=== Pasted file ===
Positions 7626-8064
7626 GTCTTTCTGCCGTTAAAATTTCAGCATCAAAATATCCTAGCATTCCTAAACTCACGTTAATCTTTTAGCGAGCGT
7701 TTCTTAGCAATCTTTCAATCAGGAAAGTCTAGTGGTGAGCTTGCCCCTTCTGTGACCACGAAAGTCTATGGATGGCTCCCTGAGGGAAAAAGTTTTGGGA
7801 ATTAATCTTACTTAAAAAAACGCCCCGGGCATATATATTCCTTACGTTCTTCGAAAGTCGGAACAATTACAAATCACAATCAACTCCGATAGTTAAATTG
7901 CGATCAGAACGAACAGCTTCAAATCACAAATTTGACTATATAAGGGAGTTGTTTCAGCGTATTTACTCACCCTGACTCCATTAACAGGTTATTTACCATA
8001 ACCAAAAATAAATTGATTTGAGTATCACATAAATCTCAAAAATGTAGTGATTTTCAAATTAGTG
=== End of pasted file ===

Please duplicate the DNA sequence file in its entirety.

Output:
Positions 7626-8064
7626 GTCTTTCTGCCGTTAAAATTTCAGCATCAAAATATCCTAGCATTCCTAAACTCACGTTAATCTTTTAGCGAGCGT
7701 TTCTTAGCAATCTTTCAATCAGGAAAGTCTAGTGGTGAGCTTGCCCCTTCTGTGACCACGAAAGTCTATGGATGGCTCCCTGAGGGAAAAAGTTTTGGGA
7801 ATTAATCTTACTTAAAAAAACGCCCCGGGCATATATATTCCTTACGTTCTTCGAAAGTCGGAACAATTACAAATCACAATCAACTCCGATAGTTAAATTG
7901 CGATCAGAACGAACAGCTTCAAATCACAAATTTGACTATATAAGGGAGTTGTTTCAGCGTATTTACTCACCCTGACTCCATTAACAGGTTATTTACCATA
8001 ACCAAAAATAAATTGATTTGAGTATCACATAAATCTCAAAAATGTAGTGATTTTCAAATTAGTG